Outdoor Christmas decorations can be quite expensive. Making your own decorations can be fun and save you money. This is a guide about homemade outdoor Christmas decorations.
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The lighted Christmas decorations for your yard can be pretty expensive but here is a way to decorate with little money. Take your tomato cages from your garden, clean with the hose and then tie the tops together with electrical tape. Get yourself one 50 light set and run it up and down around your cone. Attach with baggie ties. Clustered together these look beautiful and simple. When Christmas is over you can disassemble and use your tomato cages over again. Or since this is the end of the gardening season you might find some on Clearance that you can set aside for just this use.
By Debra in CO
Rather than pack up our birdbath and planter this year, I decided to add some evergreens, holly branches, pinecones, and berries that I had on my property and around in my woods! I added a small amount of water to the bottom to freeze the branches in place in the bottom.
I may add a dish of seeds in the middle as winter goes on. It provides just a nice, natural view to enjoy looking out my window during the cold winter.
By AHA! 
When I originally made these about 20 years ago, I used clear plastic food containers which I can no longer can find. It also works over small clear plastic bowls stapling 2 together. You will need small water bottles, colored cellophane, twist ties, and a string of white mini lights or rope light.
Carefully cut the cap end off of the water bottle, a little tiny bit larger then the plug on the lights and do the same in center of the bottom. Stretch your lights out, now thread the bottles on the lights to the middle from either end. Cut your cellophane just a little bit larger than the bottle is round and 3 or 4 inches longer on either end, with a very small piece of tape, tape cellophane to bottle and use twist ties to secure it to the lights. Leaving 1 light expose between candy pieces or leave approximately 3 in. between cellophane tips, repeat alternating colors of cellophane.
Because the bottles are of various sizes I cannot give you exact measurements for the cellophane or the amount of bottles you'll need to cover a strand of lights. I always try to put the connection an extra cord inside of a bottle when connecting strands together. These can be stretched between candy canes or bushes; these are cute indoors or out
By Babbie from Lemon Grove, CA
I always set up a fall display, which also included an old rocker. I thought what a waste of pumpkins and hay after Thanksgiving. So after that holiday, I removed the leaves and fall flowers. My pumpkins were of different sizes, so I stacked them in the chair, spray painted them white, give eyes and nose and a top hat, voile, snowman! The hay I took the spray foam from a can, and covered it, to give it a smoother finish, and then spray painted it white. Added some Christmas flowers and greenery, and bows, and some fake packages over the whole display. Which lasted through the holidays. No waste! This was in Florida, it was the only snowman around!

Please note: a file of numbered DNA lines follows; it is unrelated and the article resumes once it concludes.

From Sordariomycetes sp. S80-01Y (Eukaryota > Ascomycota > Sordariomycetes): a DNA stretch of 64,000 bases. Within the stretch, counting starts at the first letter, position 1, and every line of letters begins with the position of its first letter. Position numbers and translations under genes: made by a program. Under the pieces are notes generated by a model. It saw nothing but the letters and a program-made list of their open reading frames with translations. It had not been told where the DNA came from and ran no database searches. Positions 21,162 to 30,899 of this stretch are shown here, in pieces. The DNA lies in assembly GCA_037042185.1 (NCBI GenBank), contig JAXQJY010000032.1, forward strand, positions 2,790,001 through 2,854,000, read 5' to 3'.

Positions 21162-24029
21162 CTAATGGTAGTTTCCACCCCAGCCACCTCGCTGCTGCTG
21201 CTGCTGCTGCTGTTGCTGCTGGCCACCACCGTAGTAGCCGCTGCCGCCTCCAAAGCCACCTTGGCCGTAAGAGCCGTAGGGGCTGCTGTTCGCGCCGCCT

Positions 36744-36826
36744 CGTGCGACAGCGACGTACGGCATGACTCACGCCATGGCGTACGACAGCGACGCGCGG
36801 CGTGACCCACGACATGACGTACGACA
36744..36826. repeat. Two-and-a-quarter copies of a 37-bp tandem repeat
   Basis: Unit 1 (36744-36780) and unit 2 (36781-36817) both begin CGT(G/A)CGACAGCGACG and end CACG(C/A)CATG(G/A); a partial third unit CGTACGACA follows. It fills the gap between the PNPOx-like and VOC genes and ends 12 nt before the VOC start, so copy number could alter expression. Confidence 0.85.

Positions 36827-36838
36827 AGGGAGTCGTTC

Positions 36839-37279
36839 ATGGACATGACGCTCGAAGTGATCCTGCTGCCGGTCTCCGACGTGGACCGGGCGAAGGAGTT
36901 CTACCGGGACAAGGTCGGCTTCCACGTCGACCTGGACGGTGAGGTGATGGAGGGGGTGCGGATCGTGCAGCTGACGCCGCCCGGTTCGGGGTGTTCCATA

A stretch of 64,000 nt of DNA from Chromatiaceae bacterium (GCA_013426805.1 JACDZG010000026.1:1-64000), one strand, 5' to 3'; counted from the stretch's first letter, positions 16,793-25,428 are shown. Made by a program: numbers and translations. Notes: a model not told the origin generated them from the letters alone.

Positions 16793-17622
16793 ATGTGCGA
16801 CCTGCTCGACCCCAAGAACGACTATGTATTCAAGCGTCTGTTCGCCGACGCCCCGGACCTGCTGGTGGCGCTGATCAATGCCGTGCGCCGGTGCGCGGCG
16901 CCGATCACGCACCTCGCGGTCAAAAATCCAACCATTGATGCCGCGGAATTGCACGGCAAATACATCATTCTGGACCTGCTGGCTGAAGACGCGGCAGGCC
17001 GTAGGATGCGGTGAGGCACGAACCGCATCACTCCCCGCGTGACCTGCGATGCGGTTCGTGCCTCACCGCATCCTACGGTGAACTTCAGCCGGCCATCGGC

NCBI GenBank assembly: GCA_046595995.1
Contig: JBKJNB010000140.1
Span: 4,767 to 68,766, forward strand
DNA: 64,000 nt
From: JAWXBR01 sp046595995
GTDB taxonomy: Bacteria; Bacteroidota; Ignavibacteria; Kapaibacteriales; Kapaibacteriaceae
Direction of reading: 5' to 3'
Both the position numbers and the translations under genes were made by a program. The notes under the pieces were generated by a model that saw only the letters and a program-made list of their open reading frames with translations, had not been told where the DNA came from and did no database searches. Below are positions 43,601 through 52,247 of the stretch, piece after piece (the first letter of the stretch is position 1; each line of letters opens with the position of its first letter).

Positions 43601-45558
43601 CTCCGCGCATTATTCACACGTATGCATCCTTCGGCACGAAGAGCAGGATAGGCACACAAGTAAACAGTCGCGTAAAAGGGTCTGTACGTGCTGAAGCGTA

Source: My imagination at work.
By Sandyc from Vesuvius, VA
Our do-it-yourself outdoor Christmas decoration began as a way to recycle things that our college age children had left at home. With three teenagers away at college, you can imagine all of the items that I had been stuck with. The do-it-yourself projects began as a way for me to actually use some of the items they had "forgotten" for years. As a seasoned parent, I knew that some things could not be donated to the Goodwill store, for fear they would be a treasured part of their childhood and want back some day. Yet, it was very tempting to give the twelve foot poster of Boys2Men away.
Each of our three daughters had left their exercise balls in their rooms. They are the three foot high air filled balls, that they were going to die if they didn't have. I am pretty sure, two have never been used. Covering each ball in paper mache, spray painting them white, and hot glue them together became the first step in our nine foot tall snowman. A top hat from the magic faze in 1994, with a matching scarf and mitten set from the Hello Kitty era, glued on red covered rock buttons from the 90's, and our snowman was dressed. His face was made of various felt scraps found in the scrapbook box. Yes, the same scrapbook box that they just had to have, and I have yet to see a single scrapbook page. Our snowman sits under the four oak trees in our front yard. He looks welcoming and festive.